• Stunned Mullet 23.2

      Michael Cullen, Steve Maharey……..it is endemic in NZ politics.

  22. Tricledrown 24

    Gerry Brownlee thought Jenny Shipley was worth double the normal govt consultants fee when he appointed her to Cera.
    Look at how that turned out.
    Their should be an enquiry into her appointment as well.
    $75 million the mainzeal Directors are being sued for.
    Personal responsibility.

  23. eco maori 26

    Kia ora The Am Show with the tax we have seen shonky walk away making a cool $1 million per year or more in capital gains on the house he sold he could afford to pay more tax .
    Yes It’s cool that most kiwis want there money invested in ethical industrys no carbon no human rights issues or animal abuse or manufacturing of ARMS if everyone on Papatuanuku made the call thing’s would change for the better for all of us.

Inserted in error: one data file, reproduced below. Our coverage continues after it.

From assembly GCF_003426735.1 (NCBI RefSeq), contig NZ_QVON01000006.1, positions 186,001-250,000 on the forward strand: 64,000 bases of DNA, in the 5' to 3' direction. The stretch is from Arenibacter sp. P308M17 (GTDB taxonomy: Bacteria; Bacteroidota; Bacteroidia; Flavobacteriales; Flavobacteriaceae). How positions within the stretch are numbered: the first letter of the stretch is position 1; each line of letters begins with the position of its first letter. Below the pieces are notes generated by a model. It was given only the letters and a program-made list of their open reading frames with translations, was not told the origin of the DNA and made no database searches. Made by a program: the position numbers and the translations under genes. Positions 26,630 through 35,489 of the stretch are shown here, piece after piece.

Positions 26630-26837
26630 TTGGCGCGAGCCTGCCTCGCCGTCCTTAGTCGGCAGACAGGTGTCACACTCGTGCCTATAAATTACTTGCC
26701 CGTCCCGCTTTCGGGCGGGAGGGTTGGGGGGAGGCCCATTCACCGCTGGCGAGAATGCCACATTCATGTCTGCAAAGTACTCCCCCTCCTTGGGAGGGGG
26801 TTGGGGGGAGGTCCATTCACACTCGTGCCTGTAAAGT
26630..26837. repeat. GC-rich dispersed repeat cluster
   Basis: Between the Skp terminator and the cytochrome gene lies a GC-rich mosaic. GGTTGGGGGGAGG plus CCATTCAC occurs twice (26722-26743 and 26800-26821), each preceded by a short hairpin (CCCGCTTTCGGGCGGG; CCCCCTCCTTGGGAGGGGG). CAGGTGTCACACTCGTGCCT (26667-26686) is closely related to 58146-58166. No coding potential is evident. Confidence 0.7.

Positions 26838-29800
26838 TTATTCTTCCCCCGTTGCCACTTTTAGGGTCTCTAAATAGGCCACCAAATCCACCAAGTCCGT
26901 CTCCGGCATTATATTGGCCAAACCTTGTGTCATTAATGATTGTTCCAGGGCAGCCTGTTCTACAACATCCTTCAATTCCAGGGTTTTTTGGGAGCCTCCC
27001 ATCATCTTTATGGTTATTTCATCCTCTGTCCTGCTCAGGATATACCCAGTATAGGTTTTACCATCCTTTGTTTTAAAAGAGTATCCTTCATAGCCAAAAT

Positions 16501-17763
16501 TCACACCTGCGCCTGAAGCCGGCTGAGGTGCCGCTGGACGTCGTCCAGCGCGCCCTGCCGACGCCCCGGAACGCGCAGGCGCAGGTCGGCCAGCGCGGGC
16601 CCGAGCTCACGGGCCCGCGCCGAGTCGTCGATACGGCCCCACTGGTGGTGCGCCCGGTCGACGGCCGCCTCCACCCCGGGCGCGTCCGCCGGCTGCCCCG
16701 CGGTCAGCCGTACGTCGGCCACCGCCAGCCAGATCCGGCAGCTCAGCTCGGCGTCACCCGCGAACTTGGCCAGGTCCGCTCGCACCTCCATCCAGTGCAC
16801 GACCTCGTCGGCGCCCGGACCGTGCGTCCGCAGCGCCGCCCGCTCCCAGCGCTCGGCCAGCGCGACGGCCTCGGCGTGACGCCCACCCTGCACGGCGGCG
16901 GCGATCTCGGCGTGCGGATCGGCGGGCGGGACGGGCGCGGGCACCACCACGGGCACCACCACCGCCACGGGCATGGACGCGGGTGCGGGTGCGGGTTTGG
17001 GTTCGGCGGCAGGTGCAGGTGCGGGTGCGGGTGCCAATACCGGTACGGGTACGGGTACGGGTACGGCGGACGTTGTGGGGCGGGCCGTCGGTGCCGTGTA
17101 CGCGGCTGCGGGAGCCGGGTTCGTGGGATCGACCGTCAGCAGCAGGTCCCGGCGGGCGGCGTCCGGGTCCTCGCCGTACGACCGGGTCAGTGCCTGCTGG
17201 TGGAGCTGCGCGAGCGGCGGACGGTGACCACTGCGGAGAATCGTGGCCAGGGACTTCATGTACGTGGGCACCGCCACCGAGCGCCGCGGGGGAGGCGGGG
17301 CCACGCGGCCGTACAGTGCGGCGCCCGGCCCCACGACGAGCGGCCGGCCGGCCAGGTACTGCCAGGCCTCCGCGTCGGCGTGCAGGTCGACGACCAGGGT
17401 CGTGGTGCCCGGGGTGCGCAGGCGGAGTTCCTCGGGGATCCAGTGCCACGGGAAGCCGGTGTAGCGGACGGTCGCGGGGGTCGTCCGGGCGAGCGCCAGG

Eco Maori says boycott the ANZ bank till shonky resins from the board.
    The survey they did in Aucland will let everyone know exactly how many people there are under the bridge and take the data to the to Parliament and get all MP to support some good policy’s that will get %75 support and they won’t be easly scrapped if things change. Do you see the direct link heaps of home less tangata netx minute the old pm and his m8 just cashed in there capital gains that’s cause and effect right there and they still think there——–don’t stink.
    I agree speed cameras are a tool to prevent a accident it there are no sign’s showing were they are and one get’s a ticket its not done its job of preventing accident IE because they were still speeding and could have crashed conclusion UN MARKED speed cameras are just revenue gatherers .